But it also highlighted a fresh argument in the United States between politicians who argue that the US should commit itself to an absolute defence of principles around the world and those who think it must evolve a clear set of "national interests" - just like those bad old European nation states.
It would be tempting to think that these policy disputes are new, born of the end of the Cold War or, indeed, the "end of history".
But what of these words by an American statesman writing to the New York Times? -
"The embargo imposed by the United States on the sale of arms ... should now be lifted. Intended as a protection against conditions which would endanger the peace of the United States, the embargo is now shown by the events of the last two years to be a danger to that peace."
Or this appeal in an open letter to the President by leading public figures from business, the arts and politics? -
"While you read this letter a major human tragedy is taking place. A brave nation is fighting against terrible odds, not only for its own independence and freedom but for the very life of democracy everywhere."
The language sounds familiar. But all these words were penned in January 1939, and the beleaguered nation was republican Spain, not Bosnia. The statesman was Henry L Stimson, former Secretary of State. Like many, he feared the totalitarian tide after the fall of Barcelona to Franco that month had doomed the Republic. Tens of thousands fled across the Pyrenees to seek refuge from the victor's firing squads while defenders of Spanish democracy around the world marched and protested in vain against an arms embargo upheld by the US, Britain and France.
The signatories to the open letter called on Roosevelt to act. "The hard fact," they wrote, "is that by our arms embargo against Spain we are giving aid to Hitler and Mussolini and everything they stand for."
But Roosevelt was engaged in the same policy dilemma as Bill Clinton. Torn between a strategic understanding that aggression must be confronted and a wish not to estrange America's friends, in 1939 the US accepted the Anglo-French argument that this was a conflict best left to burn out.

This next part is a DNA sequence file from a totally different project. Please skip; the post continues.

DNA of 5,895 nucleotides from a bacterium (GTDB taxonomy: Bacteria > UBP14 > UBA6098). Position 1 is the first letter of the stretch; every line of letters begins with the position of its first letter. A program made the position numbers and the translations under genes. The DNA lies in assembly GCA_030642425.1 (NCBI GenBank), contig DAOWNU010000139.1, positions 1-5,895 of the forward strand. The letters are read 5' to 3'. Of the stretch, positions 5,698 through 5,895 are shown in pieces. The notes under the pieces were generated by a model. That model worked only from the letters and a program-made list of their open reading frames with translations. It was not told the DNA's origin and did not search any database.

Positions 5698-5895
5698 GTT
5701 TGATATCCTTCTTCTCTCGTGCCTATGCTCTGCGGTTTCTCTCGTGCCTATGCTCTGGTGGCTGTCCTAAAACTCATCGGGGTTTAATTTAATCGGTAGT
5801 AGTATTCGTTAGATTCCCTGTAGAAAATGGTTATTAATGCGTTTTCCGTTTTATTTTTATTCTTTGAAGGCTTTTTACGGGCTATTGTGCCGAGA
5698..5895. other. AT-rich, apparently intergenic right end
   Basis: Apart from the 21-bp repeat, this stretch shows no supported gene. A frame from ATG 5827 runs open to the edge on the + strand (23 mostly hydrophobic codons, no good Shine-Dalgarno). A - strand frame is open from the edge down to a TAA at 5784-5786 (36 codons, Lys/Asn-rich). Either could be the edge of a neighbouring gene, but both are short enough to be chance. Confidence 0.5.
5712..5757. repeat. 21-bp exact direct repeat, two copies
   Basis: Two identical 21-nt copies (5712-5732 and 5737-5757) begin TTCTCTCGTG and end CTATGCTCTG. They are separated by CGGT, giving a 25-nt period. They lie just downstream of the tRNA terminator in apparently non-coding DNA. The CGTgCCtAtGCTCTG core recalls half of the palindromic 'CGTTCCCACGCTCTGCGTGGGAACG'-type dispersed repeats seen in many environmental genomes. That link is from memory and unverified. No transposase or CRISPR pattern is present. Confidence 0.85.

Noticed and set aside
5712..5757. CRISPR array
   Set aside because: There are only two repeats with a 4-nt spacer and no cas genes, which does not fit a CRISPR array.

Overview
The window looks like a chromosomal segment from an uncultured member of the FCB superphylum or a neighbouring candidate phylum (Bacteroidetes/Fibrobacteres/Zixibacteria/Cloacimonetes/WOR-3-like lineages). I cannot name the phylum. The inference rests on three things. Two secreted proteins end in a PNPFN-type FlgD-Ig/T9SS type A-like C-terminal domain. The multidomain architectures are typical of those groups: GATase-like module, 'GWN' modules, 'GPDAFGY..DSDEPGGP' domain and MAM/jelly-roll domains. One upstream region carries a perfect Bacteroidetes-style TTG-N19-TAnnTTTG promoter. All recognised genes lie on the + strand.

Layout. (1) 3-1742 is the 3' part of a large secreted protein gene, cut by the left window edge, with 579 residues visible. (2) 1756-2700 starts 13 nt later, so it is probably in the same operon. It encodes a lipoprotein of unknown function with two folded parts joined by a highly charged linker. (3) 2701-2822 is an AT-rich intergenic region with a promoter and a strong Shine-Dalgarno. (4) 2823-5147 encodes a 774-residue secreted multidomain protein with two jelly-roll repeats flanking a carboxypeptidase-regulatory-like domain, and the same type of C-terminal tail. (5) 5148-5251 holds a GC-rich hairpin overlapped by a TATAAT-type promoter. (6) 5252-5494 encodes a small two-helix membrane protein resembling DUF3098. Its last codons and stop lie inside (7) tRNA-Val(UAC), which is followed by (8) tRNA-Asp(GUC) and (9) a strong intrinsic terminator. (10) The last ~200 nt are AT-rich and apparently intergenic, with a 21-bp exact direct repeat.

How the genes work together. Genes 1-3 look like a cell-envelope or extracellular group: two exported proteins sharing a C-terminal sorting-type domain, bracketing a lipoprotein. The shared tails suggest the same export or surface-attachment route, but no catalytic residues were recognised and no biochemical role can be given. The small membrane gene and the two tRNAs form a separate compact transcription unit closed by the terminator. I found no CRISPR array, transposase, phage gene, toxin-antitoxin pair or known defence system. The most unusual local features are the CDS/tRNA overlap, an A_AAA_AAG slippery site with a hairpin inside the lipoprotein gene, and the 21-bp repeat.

In the post-war world the American crusade against Communism and a formal alliance with Western Europe through Nato made matters simpler. But the collapse of the Soviet Union and the absence of an ideological foe has revived a debate last seriously waged in Washington in the Thirties.
Henry Kissinger calls it "American exceptionalism" - the notion that the US has a mission to export decency and reason even where ancient feuds burn away the social fabric. This ideal was epitomised by Woodrow Wilson, who helped father the League of Nations. But it was undercut by an isolationist Congress which refused to join the League, thus helping the dictators to expand.
Kissinger's argument is that the US must today seek to define a set of clear interests while retaining the essential characteristics of "American values."
Bill Clinton came to power accompanied by advisers who rejected the interest- based Republican foreign policy. They also disdained the cynical balance- of-power politics to which Europe seems to have reverted.
But the Clinton administration has failed to develop a response to the challenge identified by Kissinger. It is therefore ironic that a Republican Congress has presented Mr Clinton with a test over Bosnia which chimes with American idealism, while the President tries to reconcile the Europeans and the war grinds remorselessly on.Reuse content